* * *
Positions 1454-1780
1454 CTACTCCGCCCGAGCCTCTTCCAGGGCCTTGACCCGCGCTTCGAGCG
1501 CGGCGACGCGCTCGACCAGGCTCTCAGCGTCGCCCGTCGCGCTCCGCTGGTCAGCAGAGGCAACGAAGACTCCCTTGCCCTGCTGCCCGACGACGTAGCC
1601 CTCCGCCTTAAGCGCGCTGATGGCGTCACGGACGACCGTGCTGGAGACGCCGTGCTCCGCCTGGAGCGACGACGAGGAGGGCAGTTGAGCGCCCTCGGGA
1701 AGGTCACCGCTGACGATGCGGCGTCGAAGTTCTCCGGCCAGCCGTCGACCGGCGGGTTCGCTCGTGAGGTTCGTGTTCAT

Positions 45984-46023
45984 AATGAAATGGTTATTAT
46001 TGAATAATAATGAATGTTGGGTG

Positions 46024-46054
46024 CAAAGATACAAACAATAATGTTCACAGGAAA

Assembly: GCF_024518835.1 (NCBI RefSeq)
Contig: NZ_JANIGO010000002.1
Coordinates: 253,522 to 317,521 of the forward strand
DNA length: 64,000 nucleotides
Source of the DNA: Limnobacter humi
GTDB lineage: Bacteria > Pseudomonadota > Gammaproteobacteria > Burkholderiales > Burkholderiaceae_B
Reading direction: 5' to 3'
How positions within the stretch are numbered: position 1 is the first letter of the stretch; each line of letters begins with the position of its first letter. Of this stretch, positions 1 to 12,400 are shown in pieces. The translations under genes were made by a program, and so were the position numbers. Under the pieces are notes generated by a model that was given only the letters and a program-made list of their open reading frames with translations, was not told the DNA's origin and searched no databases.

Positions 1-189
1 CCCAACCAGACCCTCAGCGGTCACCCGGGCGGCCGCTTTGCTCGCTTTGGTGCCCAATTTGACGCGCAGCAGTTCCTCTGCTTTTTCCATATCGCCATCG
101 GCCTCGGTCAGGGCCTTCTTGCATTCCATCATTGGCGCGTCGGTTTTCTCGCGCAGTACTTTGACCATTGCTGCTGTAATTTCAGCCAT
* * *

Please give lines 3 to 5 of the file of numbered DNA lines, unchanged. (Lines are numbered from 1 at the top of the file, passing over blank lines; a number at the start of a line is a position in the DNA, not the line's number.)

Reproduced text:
1501 CGGCGACGCGCTCGACCAGGCTCTCAGCGTCGCCCGTCGCGCTCCGCTGGTCAGCAGAGGCAACGAAGACTCCCTTGCCCTGCTGCCCGACGACGTAGCC
1601 CTCCGCCTTAAGCGCGCTGATGGCGTCACGGACGACCGTGCTGGAGACGCCGTGCTCCGCCTGGAGCGACGACGAGGAGGGCAGTTGAGCGCCCTCGGGA
1701 AGGTCACCGCTGACGATGCGGCGTCGAAGTTCTCCGGCCAGCCGTCGACCGGCGGGTTCGCTCGTGAGGTTCGTGTTCAT